Benefit to aid Wilton man lucky to be alive



What: Spaghetti dinner and dance to benefit Edgar Adams

When: Dinner, 5-7 p.m.; dance, 8 p.m. March 13

Where: Nichols Expo Center, Weld Street, Wilton

More: Silent auction, doors open at 3 p.m. for viewing; 50/50 raffle

WILTON — Edgar Adams is lucky to be alive and he knows it.

He narrowly escaped being impaled by a 27-foot section of a pine tree that went through his pickup truck on Route 4 in January as he was on his way to Rangeley to help a friend.

Adams, 46, was going around a corner in Madrid Township, about a mile shy of Smalls Falls, when he saw a pine tree start to fall on the right side of the road, he said Monday.

It was a windy and frigid late morning, and the road was partially covered with packed snow.

He doesn’t remember anything immediately after that because he must have blacked out, he said as he watched television from a hospital bed in his living room.

“When I came to, I was sitting in the driver’s seat still buckled in,” he said. “There wasn’t anything left of my truck. I saw steam and black smoke and I realized my truck was on fire. I undid my seat belt and I got out from under the log and put my left foot on the ground.”

He could stand on it and he thought he was going to walk away, until he put his right foot down and tried to walk.

“I fell flat on my face,” he said. “At that point, I realized I was in a lot of trouble because the truck was burning and I was in the middle of the road. I crawled on my elbows over to the ditch, which wasn’t very far.”

The tree trunk that went through the truck was about 12 inches in diameter, he said. It had gone through the engine compartment, the firewall and glove compartment, across his lap and pushed open the driver’s side door. The dashboard was destroyed, the steering wheel was sheared off.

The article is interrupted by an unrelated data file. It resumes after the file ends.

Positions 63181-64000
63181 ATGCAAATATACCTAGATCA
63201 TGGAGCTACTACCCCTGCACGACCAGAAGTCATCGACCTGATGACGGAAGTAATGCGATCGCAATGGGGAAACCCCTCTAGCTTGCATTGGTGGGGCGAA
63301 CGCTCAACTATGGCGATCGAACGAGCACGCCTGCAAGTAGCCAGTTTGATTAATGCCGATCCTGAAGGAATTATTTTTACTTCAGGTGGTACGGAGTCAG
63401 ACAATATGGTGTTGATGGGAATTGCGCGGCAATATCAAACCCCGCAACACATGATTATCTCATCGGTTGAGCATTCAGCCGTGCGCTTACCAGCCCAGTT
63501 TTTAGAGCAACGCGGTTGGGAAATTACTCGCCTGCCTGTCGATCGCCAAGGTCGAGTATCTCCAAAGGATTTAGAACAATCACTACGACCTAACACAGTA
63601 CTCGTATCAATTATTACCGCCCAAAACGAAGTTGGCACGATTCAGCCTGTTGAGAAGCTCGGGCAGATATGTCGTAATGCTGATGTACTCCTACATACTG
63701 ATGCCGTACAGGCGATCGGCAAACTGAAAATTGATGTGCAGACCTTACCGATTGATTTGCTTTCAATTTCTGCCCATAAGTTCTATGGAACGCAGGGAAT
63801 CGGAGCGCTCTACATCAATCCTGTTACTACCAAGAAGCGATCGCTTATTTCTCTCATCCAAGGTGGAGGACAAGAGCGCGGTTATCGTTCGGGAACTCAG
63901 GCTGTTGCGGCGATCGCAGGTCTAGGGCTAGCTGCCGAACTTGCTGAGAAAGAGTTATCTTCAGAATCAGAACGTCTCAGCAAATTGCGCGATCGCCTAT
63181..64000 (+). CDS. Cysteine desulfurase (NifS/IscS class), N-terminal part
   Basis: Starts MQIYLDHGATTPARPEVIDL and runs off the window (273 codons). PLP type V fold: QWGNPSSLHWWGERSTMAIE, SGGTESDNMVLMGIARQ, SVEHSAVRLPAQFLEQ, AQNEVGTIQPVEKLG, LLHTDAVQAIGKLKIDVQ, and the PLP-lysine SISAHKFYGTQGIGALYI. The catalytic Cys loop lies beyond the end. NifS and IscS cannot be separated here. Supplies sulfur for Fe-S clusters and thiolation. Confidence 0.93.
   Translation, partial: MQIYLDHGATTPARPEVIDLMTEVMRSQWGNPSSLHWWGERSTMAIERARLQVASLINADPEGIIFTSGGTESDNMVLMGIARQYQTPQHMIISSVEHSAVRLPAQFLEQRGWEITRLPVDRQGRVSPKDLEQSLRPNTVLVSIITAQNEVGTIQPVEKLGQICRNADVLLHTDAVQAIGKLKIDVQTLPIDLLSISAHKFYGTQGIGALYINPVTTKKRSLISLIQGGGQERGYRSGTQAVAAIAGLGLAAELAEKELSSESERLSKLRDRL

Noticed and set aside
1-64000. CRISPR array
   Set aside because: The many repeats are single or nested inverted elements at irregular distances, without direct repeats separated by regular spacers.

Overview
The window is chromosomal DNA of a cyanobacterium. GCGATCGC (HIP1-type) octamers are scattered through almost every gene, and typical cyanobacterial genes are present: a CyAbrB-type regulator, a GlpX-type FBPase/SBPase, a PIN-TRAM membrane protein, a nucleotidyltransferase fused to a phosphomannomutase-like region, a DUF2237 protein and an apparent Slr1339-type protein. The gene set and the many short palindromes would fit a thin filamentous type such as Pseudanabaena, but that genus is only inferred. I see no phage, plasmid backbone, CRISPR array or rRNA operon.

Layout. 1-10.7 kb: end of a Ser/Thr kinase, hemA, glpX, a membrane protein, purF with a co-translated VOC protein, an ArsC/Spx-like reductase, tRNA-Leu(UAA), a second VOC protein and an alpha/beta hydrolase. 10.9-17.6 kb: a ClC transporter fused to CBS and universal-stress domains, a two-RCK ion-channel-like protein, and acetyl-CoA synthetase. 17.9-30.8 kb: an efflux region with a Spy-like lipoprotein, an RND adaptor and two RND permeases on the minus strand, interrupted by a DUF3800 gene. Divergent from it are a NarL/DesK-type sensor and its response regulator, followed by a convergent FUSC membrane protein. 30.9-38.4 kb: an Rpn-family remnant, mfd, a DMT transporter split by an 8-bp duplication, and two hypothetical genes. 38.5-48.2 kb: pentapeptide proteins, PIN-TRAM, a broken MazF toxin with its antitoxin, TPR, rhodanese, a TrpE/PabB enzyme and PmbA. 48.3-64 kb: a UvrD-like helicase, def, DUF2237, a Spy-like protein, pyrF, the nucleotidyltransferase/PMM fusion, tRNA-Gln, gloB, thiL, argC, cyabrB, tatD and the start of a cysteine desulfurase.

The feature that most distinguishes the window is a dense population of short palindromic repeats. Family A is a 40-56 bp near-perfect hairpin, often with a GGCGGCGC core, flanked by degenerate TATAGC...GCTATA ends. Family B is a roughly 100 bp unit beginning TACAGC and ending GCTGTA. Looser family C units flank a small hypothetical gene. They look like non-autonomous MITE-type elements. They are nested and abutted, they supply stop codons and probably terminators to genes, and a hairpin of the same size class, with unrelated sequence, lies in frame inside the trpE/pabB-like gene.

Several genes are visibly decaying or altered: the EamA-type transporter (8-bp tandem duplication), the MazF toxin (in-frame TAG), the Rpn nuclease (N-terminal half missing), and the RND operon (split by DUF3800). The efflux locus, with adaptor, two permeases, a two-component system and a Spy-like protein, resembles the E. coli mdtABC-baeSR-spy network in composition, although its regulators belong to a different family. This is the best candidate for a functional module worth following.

His right hip was dislocated and broken, he said.

“Once I got out over to the ditch, I started crawling up it,” Adams said. “I had just filled my truck with gas.”

It seemed like forever before someone showed up, though it was only minutes, he said. Two men stopped. Initially they didn’t want to move him because of his injuries.

“I told them I was not dying there after what I had just been through,” he said.

They relented after learning about the gas and pulled him about 50 to 75 feet up the road, Adams said.

Emergency crews arrived shortly after that.

Adams was taken by ambulance to a nearby airport and flown by medical helicopter to a Lewiston hospital. Several days later, he had surgery on his hip.

“Someone was looking out for me that day,” Adams said. “If the tree hadn’t opened the door, I wouldn’t have gotten out.”

He said his adrenaline was going crazy but he remained calm.

“I just did what I had to do,” Adams said. “I didn’t want to die that day. I pretty well already cheated death.”

The electrician’s helper had been laid off before the accident and was collecting unemployment benefits. But after he was injured, he lost his benefits because he could no longer look for work, he said.

He has no health insurance and has weeks left of recovery and physical therapy.

Community members are rallying to raise money to help him pay medical bills. A benefit supper and dance will be held, beginning at 5 p.m. on Saturday, March 13, at the Nichols Expo Center.

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